Error with interval speed

So my system is meant to be designed to run queries at any defined ms (millisecond). If it set it to 100ms, it runs fine (at 10/sec) and similarly at 200ms (at 5/sec). However, if I want to run at 170ms for example, it will default to 200ms. I assume this might be because it is only running on whole numbers, and so is ignoring any decimal place in the below calculation. Any help on how I can fix this?

config.Dac.RequestRateMs = 200

type DacConfig struct {
	MaxConnections int
	RequestRateMs  int // In milliseconds

	HostPort string
}

type DacClient struct {
	Connection  net.Conn
	Config      DacConfig
	RateLimiter ratelimit.Limiter
}

func NewDacClient(config Config) DacClient {
	return DacClient{
		nil,
		config.Dac,
		ratelimit.New(1000/config.Dac.RequestRateMs, ratelimit.WithoutSlack),
	}
}

That is true. Use floats:

package main

import (
	"fmt"
)

func main() {
	rate1 := 1000 / 170
	fmt.Println(rate1)

	rate2 := 1000.0 / 170.0
	fmt.Println(rate2)

}

Output:

5
5.882352941176471

see https://play.golang.org/p/Htr0fNZZWfD

Thank you, I tried that but using your example, it continued to query at 200ms. If I changed it to 150.0, it ran at 167ms!!!

config.Dac.RequestRateMs = 150.0

type DacConfig struct {
	MaxConnections int
	RequestRateMs  int // In milliseconds

	HostPort string
}

type DacClient struct {
	Connection  net.Conn
	Config      DacConfig
	RateLimiter ratelimit.Limiter
}

func NewDacClient(config Config) DacClient {
	return DacClient{
		nil,
		config.Dac,
		ratelimit.New(1000.0/config.Dac.RequestRateMs, ratelimit.WithoutSlack),
	}
}

@ianmd You’re still dividing ints. Try something like this:

ratelimit.New(int(1000.0/float32(config.Dac.RequestRateMs)), ratelimit.WithoutSlack),

EDIT: On second thought, this night not work either. How does the rate limiter work? Does it actually delay messages by the given ms or does it only allow int(1000/RequestRateMs) requests per second (i.e. if RequestRateMs = 100, could the implementation actually send 10 requests within 200ms and then sleep for 800ms)?

Tried that but didn’t work sadly, it gets me as far as sending requests between 100 and 200ms, but not exactly as defined, i.e. setting 150ms is still sending every 167ms.

The system operates by sending at regular intervals rather than all within a set time then sleep, so should send every 150ms.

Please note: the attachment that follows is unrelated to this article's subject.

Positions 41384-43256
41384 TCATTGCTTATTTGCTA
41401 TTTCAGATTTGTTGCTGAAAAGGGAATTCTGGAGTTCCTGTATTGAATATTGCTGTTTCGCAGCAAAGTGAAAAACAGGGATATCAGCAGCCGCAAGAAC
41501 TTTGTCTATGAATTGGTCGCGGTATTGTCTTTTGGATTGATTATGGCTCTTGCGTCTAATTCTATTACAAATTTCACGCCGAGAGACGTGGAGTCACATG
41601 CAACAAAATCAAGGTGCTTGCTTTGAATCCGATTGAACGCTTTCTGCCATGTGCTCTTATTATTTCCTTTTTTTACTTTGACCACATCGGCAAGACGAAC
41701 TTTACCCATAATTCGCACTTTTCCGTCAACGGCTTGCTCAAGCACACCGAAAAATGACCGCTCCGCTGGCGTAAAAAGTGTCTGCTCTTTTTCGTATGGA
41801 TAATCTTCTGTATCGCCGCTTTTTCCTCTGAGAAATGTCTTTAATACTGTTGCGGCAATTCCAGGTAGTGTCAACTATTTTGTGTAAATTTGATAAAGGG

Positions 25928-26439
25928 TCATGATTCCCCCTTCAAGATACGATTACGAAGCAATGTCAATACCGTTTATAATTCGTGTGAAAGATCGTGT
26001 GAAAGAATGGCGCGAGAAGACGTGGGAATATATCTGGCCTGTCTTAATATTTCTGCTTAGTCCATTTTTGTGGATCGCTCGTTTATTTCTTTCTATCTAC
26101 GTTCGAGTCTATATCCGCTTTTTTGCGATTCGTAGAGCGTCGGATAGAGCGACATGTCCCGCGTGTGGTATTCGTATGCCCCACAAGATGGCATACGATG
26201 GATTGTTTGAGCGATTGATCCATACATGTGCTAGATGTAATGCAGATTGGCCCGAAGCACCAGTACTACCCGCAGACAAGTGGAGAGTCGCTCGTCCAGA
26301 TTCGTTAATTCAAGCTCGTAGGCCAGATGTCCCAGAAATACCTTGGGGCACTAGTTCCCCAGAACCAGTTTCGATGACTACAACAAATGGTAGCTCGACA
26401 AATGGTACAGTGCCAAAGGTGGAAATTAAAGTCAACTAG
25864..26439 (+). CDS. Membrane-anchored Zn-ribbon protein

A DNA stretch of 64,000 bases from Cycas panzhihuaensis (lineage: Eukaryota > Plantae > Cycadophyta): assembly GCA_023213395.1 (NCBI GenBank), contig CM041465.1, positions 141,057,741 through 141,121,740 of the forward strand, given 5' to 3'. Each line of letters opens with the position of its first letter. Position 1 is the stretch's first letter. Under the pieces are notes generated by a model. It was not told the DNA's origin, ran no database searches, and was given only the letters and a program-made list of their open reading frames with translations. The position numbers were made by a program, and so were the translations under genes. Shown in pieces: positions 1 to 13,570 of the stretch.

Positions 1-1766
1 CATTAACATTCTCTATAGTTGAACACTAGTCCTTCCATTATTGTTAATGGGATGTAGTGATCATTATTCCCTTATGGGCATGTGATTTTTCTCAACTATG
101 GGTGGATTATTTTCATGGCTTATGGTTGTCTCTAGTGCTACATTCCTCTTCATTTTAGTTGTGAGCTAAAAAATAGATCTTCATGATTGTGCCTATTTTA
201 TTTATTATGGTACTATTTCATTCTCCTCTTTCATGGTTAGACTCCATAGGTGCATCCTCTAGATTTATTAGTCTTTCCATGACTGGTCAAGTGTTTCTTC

What hapens if you don’t calculate the rate but write it in your code? Like this:

ratelimit.New(167, ratelimit.WithoutSlack),

Using that example, it queries at like 5ms speeds, not 167ms. If I increase 167 to 167000 (in case it is struggling to determine ms) it does the same, runs too fast!

Which library is ratelimit?

My assumption is go.uber.org/ratelimit as it matches the interface.

Its a leaky bucket…

As any ratelimit, its note meant to be used to run something every X seconds, but to make sure something is not run more often than Y times per second.

If one wants to run a command every X seconds, one should use an infinite loop in a goroutine receiving from a time.Ticker, at least thats my opinion.

1 Like

These are the associated libraries etc

import (
	"bufio"
	"fmt"
	"net"
	"strings"
	"time"

	"go.uber.org/zap"

	"go.uber.org/ratelimit"
)

Unfortunately it seems my developer used a lot of third party applications which is proving problematic at every turn.

There is nothing wrong in using 3rd party libraries. Especially with those by uber I’ve had good experiences. I really like zap for logging, and I think other libraries are battle proven as well.

Though one needs to use them correctly.

Also, 5ms when configured for 167 events per second, seems to be roughly correct and is in the range of rounding errors, especially as ratelimit.New() takes an int as first argument. Also there are probably some events with 6ms pause inbetween. Thats to adjust the tokens back to be able to meet the 167 times per second goal.

From the point of a ratelimiter, it would be even fine to do do all of those 167 requests in the first 150ms and then pause for 850ms (Though, that are the really badly implemented ones).

So if you want an interval based, close to exact rate, use a time.Ticker, as already mentioned above.

1 Like

Sorry, for clarification, I’m querying 150ms intervals, so 6.66 per second, which it cannot cope with. Seems fine with round numbers, so 100ms intervals, 200ms intervals etc.

The interface of the function takes int, int does not have a fractional part. You can have 6 events per second or 7, but not 6.66.

Let me repeat again, a rate limiter is not to specify intervals, it is to specify a maximum number of events per timeframe. Or a maximum of transferred bytes per timeframe, or a maximum of whatever per timeframe.

Nothing in the nature of a ratelimiter requires it to stretch those events over the timeframe, it could as well burst and pause, and would still it job correctly.

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